Tag: sustainable travel

Why Visit Puerto Rico: 4 Reasons This Island Is Calling Your Name

Why Visit Puerto Rico: More Than San Juan and the Beach

It’s a common theme in all of my Caribbean posts… countries in this region get constantly pigeon-holed by all-inclusive and cruise trips. If these companies had their way, there would be one thing that the Caribbean would be known for, its white sand beaches… because most Caribbean countries have them! This is good for mass tourism business, particularly in the case of cruise ships, because that means that different Caribbean countries won’t be able to negotiate for things like higher entrance fees. You can’t negotiate when you are interchangeable, and tourism can’t help local people if they can’t look out for their own interests. What does this have to do with the question: why visit Puerto Rico?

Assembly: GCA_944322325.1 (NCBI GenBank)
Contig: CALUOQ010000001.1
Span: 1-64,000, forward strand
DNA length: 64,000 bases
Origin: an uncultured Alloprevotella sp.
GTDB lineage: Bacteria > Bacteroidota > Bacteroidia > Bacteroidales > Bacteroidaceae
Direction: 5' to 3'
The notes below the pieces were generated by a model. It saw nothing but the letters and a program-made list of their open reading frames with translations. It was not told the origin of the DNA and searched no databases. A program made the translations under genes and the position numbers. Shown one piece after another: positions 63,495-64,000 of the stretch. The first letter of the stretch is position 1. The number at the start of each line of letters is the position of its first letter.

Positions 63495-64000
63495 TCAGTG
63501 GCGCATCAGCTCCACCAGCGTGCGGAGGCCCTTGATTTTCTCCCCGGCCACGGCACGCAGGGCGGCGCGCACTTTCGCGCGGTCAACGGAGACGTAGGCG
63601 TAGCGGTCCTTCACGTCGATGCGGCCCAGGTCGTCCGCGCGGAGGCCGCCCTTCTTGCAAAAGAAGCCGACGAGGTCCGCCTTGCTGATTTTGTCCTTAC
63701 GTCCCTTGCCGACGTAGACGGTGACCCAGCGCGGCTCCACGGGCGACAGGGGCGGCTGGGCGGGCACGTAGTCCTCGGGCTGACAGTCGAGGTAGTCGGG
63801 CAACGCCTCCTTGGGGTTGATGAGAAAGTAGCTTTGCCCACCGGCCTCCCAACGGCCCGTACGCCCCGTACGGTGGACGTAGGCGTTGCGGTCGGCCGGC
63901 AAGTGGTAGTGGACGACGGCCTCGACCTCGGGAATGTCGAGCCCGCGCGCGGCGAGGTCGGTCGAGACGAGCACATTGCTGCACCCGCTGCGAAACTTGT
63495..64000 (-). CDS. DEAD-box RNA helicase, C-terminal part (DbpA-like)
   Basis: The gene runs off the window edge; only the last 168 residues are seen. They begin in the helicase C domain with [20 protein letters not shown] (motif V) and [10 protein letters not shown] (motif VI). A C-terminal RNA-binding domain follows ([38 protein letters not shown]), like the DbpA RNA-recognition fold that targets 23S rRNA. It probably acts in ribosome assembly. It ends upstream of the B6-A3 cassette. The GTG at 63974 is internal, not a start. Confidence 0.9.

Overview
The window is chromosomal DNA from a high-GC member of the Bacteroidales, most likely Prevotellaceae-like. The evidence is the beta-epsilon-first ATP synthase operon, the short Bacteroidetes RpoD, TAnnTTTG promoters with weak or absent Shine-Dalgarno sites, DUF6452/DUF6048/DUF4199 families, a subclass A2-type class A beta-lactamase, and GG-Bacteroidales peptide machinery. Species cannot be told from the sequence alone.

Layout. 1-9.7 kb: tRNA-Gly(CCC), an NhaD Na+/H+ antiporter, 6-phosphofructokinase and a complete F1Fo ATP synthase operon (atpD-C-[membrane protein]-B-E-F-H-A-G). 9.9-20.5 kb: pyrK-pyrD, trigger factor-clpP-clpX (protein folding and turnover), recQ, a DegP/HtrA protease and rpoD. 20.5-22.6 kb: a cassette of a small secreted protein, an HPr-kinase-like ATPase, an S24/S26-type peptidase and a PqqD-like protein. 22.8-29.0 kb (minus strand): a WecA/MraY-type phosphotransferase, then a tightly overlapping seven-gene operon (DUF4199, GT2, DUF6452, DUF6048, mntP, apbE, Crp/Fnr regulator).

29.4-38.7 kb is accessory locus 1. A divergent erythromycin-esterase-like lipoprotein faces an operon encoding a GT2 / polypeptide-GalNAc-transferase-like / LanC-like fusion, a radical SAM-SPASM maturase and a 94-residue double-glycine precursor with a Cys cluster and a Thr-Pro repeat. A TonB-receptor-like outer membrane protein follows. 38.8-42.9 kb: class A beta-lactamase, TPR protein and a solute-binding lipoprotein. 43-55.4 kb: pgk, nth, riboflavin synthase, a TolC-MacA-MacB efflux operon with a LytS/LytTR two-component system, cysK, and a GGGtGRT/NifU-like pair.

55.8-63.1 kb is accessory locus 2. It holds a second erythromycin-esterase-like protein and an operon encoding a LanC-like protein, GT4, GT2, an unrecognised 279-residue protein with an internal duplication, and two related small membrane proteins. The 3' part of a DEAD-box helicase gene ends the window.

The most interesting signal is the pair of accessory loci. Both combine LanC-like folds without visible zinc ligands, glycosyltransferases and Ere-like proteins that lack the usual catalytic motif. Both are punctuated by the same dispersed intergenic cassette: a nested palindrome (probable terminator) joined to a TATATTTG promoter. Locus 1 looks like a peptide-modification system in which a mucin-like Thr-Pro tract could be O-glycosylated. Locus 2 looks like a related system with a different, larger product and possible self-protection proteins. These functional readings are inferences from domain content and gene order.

why visit Puerto Rico

A stream through the mountains near Toro Negro (c) ABR 2018

Because, it’s hardly any different for Puerto Rico. When most people visit they want to see 1-2 of three main things that get marketed for this island over and over again, Old Town San Juan, the beaches, and El Yunque. Now, don’t get me wrong, these are all absolutely worth seeing. San Juan is the most beautiful Caribbean colonial city that I have ever seen. The beaches are sublime, and El Yunque is a tropical, mountainous area that I would dare call magical. But Puerto Rico has SO MUCH more! If you want to experience a good chunk of things to do in Puerto Rico, this is a country deserving of a week or two (or more) of devoted exploration, not just a couple nights tacked on before a cruise ride.